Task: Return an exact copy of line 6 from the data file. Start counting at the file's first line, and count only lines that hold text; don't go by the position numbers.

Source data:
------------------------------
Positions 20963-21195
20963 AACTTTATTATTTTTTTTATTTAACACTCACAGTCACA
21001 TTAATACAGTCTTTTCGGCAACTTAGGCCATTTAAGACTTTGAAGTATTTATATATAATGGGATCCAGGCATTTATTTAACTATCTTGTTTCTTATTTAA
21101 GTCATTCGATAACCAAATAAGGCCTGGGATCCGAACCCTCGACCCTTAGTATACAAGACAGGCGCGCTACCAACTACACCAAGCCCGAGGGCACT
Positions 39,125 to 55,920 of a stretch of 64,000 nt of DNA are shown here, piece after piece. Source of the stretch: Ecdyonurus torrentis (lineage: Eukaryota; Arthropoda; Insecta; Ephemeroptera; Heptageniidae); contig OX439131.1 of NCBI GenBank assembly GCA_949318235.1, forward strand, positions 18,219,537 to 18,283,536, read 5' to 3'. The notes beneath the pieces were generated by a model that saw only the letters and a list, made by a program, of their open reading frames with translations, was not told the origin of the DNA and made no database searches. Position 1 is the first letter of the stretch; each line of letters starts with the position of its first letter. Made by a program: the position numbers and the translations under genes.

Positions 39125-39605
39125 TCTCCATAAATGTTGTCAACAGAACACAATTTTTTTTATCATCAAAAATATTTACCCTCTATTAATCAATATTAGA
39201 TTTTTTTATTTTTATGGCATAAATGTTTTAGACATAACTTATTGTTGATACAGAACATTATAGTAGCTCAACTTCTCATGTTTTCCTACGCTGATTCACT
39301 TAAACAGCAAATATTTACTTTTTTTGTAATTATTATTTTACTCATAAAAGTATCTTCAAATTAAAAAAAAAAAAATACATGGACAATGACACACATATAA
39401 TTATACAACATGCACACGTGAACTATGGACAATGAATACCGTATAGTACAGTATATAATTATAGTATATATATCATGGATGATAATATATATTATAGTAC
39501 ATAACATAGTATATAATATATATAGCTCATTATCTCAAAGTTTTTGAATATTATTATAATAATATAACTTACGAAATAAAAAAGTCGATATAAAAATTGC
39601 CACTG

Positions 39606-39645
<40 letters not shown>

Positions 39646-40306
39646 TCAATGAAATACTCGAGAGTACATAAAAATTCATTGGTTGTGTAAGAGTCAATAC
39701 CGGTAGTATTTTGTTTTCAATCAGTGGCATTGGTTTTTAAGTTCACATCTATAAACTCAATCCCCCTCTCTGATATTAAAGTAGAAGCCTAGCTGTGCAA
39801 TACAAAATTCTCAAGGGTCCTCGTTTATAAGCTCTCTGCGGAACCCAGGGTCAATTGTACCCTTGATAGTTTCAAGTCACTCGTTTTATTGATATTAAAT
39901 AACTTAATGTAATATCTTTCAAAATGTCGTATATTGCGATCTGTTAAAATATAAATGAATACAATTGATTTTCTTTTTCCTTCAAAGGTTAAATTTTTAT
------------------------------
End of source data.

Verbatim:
Positions 39125-39605